patented process. The claims are made upon the invention described in the specification, and are to be construed with reference to that. The process there descr;bed begins with the application of steam from without to the coffee; these claims, therefore, must refer to steam so applied. The patented process is the application of steam and heat to the coffee in its uncured condition; the defendants' process is tho application of heat only to the coffee in that condition. The stea,m cannot be omitted and the process be the same. Russell v. Dodge; 93 U. S. 460. Upon this construction the patent may be sustained, but the defendants are not shown to infringe. If the patent should be construed to cover the application of heat only to coffee in a close compartment, it might be void for want of novelty. Let there be a decree dismissing the bill, with costs.
v. SmoNsoN and others.
(Oircuit Oourt, S. D. New York. 1\'Iay 16, 1884.,
PATENTS FOR INVENTIONS-MEASUHE OF DAMAGES FOR INFHINGEMENT.
The alUount of an established license fee for the use of a pateuted invention is a proper n,easure of damages for the infringement of a patent, Where a case is referred back to a master in chancery to take additional proof, and the proof so taken is on the same subject, it does not make out a new case. '
2. SAME-ADDITIONAL EVIDENCE NO'1' MAKING A NEW CASE.
SAME-PAROL TF.:STIMOKY OF A LICENSE TO USE PATENT.
A license for using a patent, and the amount of the fee required, may he shown by parol testimony without varying the written license contracts, the suit not being brought on such contracts and the defendants not being parties to them.
Frederic H. Betts, for orator. Edmund Wetmore, for defendants. WHEELER, J. This case has now been heard on the defendants' exceptions to the second report of the master, made on the reference of the case back to him pursuant to the former decision. Wooster v. Simonson, 16 FED. REP. 680. The master now reports that the orator's license fee was for the privilege of using guides precisely like those used by the defendants, for which this account of damages is being taken. This is objected to, because it is said that it makes a new case for the orator different from that made by the opening proofs on the former hearing before the master, and that the master haJ no power to admit proofs of such new case without an order of court, and that the proofs vary the terms of the written contracts by which the license fee was fixed. There is no question but that the amount of an established license fee for the use of a patented inI
GOULD V. BPICERB.
vention iB what the patentee loses by the use of the invention in violation of the patent without license, and a proper measure of damages for such infringement. An account of damages for the same infringement was being taken on each occasion when this case was before the master. The orator was on each occasion proving his damages for that infringement. Had he proved a different infringement on the latter occasion from what he did on the former, he would have had a new case. But he did not; the infringing guides used by the defendants were the same subjects of proof aU the while. On the former hearing, as the proofs were left, they showed a license fee, and the master reported damages for, a larger use of the patented invention than the defendants were guilty of. The case was referred back to the master, with liberty to the complainant to reopen bis proofs. This was, of course, to enable him to make his proof of damages conform to the defendant's infringement. This he accomplished by showing that the license fee was for exactly such use as the defendants had. The amount of the license fee was exactly what the defendants would have to pay for a lawful use of the same extent, and exactly what the orator lost by their use without making the payment. The amount of the license fee for such use of the patented invention as the def endants had, was a question of fact to be proved by any competent evidence. Such licenses are not requirod to be in writing, neither is th!3 amount of the fee required to be shown by writing. The whole may be shown by parol. The written contracts of license between the orator and others might be eviden"e between the orator and the defendants; but this suit is not brought upon those licenses; the defendants are not parties to them, and they are not conclusive upon either the defendants or the orator, as they would be upon the parties to them in suits between those parties upon them. 1 Greenl.Ev. § 279. The exceptions by which these objections are raised do not appear to be well founded. The exceptions are overruled, and the report is accepted and con· firmed.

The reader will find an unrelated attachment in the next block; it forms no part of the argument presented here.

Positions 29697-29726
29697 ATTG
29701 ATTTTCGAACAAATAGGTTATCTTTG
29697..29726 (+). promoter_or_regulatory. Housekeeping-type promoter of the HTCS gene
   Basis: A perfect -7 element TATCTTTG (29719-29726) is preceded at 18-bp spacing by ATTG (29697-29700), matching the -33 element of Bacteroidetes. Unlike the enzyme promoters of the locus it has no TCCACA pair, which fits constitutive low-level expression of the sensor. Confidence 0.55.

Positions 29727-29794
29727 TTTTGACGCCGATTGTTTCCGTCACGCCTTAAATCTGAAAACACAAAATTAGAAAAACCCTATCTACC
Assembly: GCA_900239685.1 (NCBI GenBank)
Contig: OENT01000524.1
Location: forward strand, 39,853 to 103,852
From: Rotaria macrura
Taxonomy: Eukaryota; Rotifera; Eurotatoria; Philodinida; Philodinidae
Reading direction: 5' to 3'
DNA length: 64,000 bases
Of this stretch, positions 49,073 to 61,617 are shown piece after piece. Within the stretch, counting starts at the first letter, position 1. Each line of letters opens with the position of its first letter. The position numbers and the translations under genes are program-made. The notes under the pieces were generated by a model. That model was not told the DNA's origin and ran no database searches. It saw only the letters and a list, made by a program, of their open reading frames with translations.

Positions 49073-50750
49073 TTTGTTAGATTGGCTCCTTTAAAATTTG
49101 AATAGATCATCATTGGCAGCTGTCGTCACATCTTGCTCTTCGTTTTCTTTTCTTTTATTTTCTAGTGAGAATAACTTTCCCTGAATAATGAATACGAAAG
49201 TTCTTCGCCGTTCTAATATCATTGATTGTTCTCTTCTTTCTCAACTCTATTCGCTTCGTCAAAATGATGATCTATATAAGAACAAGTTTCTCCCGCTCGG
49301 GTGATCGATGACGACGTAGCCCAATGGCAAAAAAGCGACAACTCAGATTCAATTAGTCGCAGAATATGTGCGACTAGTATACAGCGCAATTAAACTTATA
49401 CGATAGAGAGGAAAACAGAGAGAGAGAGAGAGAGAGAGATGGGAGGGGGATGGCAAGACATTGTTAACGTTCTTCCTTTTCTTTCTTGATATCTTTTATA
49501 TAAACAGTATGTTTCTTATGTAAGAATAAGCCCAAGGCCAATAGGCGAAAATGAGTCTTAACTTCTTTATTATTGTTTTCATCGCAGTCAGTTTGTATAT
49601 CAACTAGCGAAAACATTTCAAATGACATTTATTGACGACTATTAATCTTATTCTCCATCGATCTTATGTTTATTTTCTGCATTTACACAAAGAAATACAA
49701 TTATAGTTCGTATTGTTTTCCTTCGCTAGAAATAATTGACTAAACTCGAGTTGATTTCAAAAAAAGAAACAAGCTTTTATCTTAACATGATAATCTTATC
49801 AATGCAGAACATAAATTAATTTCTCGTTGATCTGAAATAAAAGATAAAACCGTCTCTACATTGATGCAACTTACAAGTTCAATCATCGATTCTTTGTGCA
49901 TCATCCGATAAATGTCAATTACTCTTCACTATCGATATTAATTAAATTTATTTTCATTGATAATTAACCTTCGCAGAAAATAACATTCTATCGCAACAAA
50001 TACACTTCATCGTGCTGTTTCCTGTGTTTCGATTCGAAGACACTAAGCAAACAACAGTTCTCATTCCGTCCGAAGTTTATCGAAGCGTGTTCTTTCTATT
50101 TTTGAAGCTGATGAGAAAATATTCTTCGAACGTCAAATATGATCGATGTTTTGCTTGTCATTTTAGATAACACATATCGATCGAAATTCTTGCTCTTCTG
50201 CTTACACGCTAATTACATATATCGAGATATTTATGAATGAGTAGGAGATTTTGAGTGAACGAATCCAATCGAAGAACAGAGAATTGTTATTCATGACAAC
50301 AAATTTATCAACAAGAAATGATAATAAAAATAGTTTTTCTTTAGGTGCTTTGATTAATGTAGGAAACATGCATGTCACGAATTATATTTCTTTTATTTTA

(Uircuit Oourt, D. Rhode I8land.
A combination patent is not infringed by another patent unless all of the elements composing the combination in the first patent, 01' equivalents therefor, are employed in the second patent.
In Equity. Thos. Wm. Clarke, for complainant. W. H. Thurston and B. F. Thurston, for defendants.